2007 September 08 Saturday
Secularism Making Gains In Iraq?

Secularism is making some gains in Iraq but the Shiites are at best luke warm toward democracy.

ANN ARBOR, Mich.óWith the Bush Administration's progress report on Iraq due by Sept. 15, a new survey of nationally representative samples of the Iraqi population shows a continuation of two trends that give some reason for optimism about the future of that battle-scarred country: A continued shift away from political Islam among Sunnis and Kurds and a shift toward Iraqi nationalism among majority Shiites.

Those are the key findings from a July 2007 survey of 7,732 Iraqis, the fifth in a series, according to Mansoor Moaddel, a sociology professor at Eastern Michigan University and a research affiliate at the University of Michigan Institute for Social Research (ISR).

What I wonder: Would the people in the Bush Administration reality distortion zone see these results as good news or bad news? After all, George W. Bush calls Islam a religion of peace (though it is really a religion of dominance and submission) and Bush seems to think beliefs based on faith are better regardless of which faith we are talking about. So while secularism is a force that would make Iraqis less likely to join religious militias and plant bombs Bush might prefer a more religious Iraq.

Slightly over half the Iraqis identify themselves as Shiites.

Moaddel has been working with U-M colleagues and a private Iraqi research group, the Independent Institute for Administration and Civil Society Studies, on a series of face-to-face surveys of nationally representative samples of the Iraqi population. Previous surveys were conducted in December 2004, April and October 2006, and March 2007.

In the July survey, 53 percent of those interviewed identified themselves as Shiites, 26 percent as Sunnis, 16 percent as Kurds and 5 percent as Muslims. Those who identified themselves as Muslim only declined to claim identity with a specific Islamic sect.

But get this: The majority Shiites are far less supportive of democracy than the Sunnis and Kurds. We have empowered the group in Iraq most opposed to democracy and most supportive of religious rule.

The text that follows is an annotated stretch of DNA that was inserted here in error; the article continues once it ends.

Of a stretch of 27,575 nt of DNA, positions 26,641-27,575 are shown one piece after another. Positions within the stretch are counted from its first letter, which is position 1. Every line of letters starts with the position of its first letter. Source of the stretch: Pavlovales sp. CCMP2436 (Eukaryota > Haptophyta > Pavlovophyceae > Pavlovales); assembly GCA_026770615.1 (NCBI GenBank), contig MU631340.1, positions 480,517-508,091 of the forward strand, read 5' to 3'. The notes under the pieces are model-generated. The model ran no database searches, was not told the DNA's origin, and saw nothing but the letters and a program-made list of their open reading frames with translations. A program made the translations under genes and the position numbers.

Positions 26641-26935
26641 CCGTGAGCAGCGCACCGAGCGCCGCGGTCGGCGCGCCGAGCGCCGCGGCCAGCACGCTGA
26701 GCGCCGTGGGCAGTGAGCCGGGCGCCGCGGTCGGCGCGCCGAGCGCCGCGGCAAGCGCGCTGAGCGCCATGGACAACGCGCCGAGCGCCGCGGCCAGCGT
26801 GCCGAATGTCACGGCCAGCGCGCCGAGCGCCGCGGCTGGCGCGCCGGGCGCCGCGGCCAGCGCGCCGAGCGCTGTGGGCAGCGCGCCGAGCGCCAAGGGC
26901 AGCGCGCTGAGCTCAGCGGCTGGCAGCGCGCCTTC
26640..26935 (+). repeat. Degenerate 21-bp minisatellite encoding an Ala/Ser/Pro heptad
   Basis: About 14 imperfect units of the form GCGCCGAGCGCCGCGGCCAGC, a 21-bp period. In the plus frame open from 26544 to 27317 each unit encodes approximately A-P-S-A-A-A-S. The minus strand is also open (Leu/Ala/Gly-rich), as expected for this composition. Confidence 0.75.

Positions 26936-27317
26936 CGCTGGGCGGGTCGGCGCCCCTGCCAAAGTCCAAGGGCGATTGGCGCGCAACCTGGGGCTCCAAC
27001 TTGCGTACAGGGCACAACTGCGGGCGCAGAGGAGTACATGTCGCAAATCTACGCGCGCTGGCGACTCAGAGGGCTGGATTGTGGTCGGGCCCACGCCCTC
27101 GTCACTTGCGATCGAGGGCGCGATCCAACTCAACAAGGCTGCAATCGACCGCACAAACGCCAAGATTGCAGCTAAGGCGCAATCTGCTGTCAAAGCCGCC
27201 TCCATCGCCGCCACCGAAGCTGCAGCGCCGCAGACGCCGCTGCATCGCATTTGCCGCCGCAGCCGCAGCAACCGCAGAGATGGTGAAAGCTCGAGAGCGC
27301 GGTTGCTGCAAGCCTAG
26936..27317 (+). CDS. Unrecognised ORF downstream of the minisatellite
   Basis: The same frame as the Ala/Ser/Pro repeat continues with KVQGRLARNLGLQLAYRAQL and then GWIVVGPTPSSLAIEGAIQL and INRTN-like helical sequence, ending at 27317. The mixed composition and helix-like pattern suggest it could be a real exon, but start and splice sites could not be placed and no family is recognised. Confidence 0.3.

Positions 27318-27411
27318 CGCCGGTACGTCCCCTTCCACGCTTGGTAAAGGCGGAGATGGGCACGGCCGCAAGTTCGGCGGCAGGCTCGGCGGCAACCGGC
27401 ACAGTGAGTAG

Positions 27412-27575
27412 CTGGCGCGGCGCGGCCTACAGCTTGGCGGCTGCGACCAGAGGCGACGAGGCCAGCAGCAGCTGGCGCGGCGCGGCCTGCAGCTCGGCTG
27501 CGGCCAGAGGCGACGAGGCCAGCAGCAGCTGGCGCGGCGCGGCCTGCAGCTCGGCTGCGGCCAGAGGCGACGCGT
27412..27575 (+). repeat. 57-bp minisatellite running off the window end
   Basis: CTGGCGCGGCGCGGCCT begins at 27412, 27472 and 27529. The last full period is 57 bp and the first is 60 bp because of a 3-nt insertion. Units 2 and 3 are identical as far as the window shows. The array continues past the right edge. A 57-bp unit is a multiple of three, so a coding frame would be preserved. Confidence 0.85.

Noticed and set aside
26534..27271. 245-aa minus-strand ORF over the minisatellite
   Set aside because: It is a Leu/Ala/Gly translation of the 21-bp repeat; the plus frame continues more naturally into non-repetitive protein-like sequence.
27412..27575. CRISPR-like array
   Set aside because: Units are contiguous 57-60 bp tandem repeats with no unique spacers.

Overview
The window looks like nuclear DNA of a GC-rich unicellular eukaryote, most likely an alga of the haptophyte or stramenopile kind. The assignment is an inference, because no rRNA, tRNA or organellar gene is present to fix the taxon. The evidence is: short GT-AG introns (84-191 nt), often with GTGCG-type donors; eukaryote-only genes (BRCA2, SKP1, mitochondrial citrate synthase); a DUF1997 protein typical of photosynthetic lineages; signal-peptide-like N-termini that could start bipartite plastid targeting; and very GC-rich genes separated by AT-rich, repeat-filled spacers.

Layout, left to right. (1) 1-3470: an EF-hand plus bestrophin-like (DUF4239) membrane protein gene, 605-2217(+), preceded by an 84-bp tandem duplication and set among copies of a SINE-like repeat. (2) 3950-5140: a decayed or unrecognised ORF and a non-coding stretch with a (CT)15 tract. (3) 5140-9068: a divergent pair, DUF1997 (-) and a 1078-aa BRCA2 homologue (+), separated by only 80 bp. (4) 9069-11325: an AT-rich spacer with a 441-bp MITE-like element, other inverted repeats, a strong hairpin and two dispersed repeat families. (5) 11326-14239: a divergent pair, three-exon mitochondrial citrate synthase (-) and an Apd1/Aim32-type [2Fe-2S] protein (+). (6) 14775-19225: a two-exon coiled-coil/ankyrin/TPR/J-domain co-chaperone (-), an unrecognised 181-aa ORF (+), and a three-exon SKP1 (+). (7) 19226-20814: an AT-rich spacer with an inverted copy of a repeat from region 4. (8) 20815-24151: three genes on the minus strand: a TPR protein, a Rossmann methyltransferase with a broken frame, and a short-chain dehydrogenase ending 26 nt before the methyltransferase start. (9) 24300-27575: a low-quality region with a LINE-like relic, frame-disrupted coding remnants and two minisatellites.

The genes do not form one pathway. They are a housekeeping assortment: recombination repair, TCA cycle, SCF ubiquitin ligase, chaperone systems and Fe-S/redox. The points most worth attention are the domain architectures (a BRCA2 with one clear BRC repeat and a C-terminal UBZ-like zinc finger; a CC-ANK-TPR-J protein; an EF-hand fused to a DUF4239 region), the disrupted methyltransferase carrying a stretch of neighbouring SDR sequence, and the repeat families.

A majority of the Sunnis (54 percent) and Kurds (65 percent) said that it was "very important" to have a government that makes law according to the people's wishes, while a much smaller percentage of the Shiites (34 percent) thought so. On the other hand, only a minority of the Sunnis (14 percent) and the Kurds (18 percent) said that it was "very important" to have a government that implements only the Shari'a (Islamic law). This percentage was higher among the Shiites (27 percent). In the country as a whole, 71 percent of Iraqis said that it was "very important" or "somewhat important" for the government to make laws according to the people's wishes, compared with 51 percent who said that the same about implementing the shari'a only.

"The Kurds and the Sunnis dislike religious regimes," said Moaddel, "while the Shiites have a problem with secular politics."

It seems unfair to me to force the Kurds and Sunnis to live under Shia religious rule. But it also seems foolish and counterproductive for US interests to keep US troops in Iraq. But we'll have to wait for the next Presidential election for the US presence in Iraq to reach a conclusion.

Share |      By Randall Parker at 2007 September 08 02:17 PM  MidEast Iraq Opinion Polls


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